A billion streamed videos per day, $0 in bandwidth costs

Google recently told us that they have reached the one billion videos per day mark, but are still quite tight lipped over the actual cost of the service. It's hard to imagine that streaming a billion videos per day would be cheap -- but in Google's case, some say that it might actually be closer to free.

Google recently told us that they have reached the one billion videos per day mark, but are still quite tight lipped over the actual cost of the service. It's hard to imagine that streaming a billion videos per day would be cheap -- but in Google's case, some say that it might actually be closer to free.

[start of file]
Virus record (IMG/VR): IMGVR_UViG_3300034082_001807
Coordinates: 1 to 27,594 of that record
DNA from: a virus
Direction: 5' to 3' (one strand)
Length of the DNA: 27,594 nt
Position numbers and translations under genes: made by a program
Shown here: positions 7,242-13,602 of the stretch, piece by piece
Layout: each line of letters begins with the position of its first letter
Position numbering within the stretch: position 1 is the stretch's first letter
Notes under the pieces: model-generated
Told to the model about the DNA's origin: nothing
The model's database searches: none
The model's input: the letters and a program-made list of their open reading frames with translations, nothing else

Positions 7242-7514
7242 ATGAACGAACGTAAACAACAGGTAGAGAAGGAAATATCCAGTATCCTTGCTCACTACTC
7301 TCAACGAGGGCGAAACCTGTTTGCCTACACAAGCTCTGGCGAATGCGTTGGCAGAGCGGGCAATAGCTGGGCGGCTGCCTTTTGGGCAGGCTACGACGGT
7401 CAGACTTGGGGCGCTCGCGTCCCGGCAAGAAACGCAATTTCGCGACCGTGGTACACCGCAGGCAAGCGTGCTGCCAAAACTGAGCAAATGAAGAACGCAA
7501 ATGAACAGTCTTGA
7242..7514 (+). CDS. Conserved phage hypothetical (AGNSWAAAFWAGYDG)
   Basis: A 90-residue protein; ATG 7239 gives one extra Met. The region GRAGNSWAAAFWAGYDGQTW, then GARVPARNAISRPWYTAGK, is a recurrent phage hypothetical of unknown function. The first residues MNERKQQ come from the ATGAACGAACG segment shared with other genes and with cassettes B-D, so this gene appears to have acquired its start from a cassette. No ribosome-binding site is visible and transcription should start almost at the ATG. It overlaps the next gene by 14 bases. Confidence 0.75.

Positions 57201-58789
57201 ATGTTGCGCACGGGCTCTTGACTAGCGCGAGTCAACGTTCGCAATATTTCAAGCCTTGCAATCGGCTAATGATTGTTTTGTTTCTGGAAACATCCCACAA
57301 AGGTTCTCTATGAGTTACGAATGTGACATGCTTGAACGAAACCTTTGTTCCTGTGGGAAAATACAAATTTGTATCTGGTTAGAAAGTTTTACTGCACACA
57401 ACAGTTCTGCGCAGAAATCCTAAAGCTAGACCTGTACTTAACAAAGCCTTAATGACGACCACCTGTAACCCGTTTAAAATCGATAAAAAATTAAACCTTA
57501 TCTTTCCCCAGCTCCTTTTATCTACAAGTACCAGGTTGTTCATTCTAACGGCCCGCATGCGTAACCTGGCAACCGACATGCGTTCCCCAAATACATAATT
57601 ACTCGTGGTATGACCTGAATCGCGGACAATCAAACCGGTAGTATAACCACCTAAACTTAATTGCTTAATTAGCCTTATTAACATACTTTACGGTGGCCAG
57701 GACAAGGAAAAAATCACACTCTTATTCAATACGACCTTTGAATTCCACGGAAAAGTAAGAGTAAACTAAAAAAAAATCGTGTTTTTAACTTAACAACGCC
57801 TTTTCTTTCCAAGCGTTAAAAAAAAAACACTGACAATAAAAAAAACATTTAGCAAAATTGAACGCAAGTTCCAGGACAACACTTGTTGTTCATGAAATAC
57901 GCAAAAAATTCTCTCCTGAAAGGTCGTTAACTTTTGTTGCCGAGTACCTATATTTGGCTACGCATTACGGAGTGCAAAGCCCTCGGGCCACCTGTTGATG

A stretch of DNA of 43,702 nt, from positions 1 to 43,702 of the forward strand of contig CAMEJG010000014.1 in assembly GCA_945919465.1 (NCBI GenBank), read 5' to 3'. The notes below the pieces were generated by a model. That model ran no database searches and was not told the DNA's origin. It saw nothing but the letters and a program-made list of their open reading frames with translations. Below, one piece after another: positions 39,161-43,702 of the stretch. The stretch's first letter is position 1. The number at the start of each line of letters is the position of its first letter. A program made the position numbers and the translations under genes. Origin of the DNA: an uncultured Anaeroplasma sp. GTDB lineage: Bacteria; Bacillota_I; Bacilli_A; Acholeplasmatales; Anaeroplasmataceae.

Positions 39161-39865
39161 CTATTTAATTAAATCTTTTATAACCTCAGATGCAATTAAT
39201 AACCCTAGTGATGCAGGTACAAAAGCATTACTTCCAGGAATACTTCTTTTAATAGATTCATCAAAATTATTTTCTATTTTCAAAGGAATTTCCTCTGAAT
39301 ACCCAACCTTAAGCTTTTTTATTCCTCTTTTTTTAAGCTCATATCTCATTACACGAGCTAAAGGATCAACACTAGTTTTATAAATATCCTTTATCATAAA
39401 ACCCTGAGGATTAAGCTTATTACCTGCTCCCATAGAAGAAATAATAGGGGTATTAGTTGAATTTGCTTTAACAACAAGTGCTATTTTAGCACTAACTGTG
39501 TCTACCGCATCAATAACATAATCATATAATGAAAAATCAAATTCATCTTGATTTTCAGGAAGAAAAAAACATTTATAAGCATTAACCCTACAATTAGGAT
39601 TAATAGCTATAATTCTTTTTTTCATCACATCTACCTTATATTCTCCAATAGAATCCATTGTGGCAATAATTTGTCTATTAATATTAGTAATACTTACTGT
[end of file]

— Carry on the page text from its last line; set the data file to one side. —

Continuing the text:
How is this possible? Years ago, Google bought up a bunch of dark fiber -- which cost a lot of money at the time. Turns out that it was basically a one-time investment that is the key to making YouTube success viable. Of course the hardware that supports the fiber isn't cheap -- and is still subject to maintenance which isn't free.

Google is basically in a position with this service now where traffic is an asset, not a liability like with most other sites that deal with streaming video. Let's hear what you think. Can Google's bandwidth costs for YouTube actually be free?

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